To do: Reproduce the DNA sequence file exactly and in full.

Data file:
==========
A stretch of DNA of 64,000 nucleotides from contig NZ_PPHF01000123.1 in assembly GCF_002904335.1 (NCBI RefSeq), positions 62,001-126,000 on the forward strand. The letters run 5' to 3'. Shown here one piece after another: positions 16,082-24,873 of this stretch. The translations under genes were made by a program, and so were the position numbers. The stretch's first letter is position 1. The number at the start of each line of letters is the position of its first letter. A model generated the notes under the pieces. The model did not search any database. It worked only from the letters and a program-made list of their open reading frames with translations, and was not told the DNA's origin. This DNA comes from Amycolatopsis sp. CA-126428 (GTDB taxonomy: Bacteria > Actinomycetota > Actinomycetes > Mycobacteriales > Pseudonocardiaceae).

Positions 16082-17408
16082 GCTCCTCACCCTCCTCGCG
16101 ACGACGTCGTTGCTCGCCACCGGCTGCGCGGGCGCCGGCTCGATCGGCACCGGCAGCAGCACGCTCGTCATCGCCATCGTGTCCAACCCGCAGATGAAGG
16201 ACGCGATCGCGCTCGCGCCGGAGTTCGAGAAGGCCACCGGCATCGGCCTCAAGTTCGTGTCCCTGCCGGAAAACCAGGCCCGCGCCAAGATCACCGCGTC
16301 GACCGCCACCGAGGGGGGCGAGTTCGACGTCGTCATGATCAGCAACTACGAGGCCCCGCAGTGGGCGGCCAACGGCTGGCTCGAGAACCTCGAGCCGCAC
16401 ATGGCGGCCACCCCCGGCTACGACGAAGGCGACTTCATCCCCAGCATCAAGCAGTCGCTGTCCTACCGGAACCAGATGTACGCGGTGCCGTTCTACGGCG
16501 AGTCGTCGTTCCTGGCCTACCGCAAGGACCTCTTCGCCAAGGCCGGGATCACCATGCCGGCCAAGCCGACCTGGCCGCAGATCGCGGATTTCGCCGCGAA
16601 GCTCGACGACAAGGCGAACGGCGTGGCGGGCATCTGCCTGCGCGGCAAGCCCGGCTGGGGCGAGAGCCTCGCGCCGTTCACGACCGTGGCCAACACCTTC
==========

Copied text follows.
A stretch of DNA of 64,000 nucleotides from contig NZ_PPHF01000123.1 in assembly GCF_002904335.1 (NCBI RefSeq), positions 62,001-126,000 on the forward strand. The letters run 5' to 3'. Shown here one piece after another: positions 16,082-24,873 of this stretch. The translations under genes were made by a program, and so were the position numbers. The stretch's first letter is position 1. The number at the start of each line of letters is the position of its first letter. A model generated the notes under the pieces. The model did not search any database. It worked only from the letters and a program-made list of their open reading frames with translations, and was not told the DNA's origin. This DNA comes from Amycolatopsis sp. CA-126428 (GTDB taxonomy: Bacteria > Actinomycetota > Actinomycetes > Mycobacteriales > Pseudonocardiaceae).

Positions 16082-17408
16082 GCTCCTCACCCTCCTCGCG
16101 ACGACGTCGTTGCTCGCCACCGGCTGCGCGGGCGCCGGCTCGATCGGCACCGGCAGCAGCACGCTCGTCATCGCCATCGTGTCCAACCCGCAGATGAAGG
16201 ACGCGATCGCGCTCGCGCCGGAGTTCGAGAAGGCCACCGGCATCGGCCTCAAGTTCGTGTCCCTGCCGGAAAACCAGGCCCGCGCCAAGATCACCGCGTC
16301 GACCGCCACCGAGGGGGGCGAGTTCGACGTCGTCATGATCAGCAACTACGAGGCCCCGCAGTGGGCGGCCAACGGCTGGCTCGAGAACCTCGAGCCGCAC
16401 ATGGCGGCCACCCCCGGCTACGACGAAGGCGACTTCATCCCCAGCATCAAGCAGTCGCTGTCCTACCGGAACCAGATGTACGCGGTGCCGTTCTACGGCG
16501 AGTCGTCGTTCCTGGCCTACCGCAAGGACCTCTTCGCCAAGGCCGGGATCACCATGCCGGCCAAGCCGACCTGGCCGCAGATCGCGGATTTCGCCGCGAA
16601 GCTCGACGACAAGGCGAACGGCGTGGCGGGCATCTGCCTGCGCGGCAAGCCCGGCTGGGGCGAGAGCCTCGCGCCGTTCACGACCGTGGCCAACACCTTC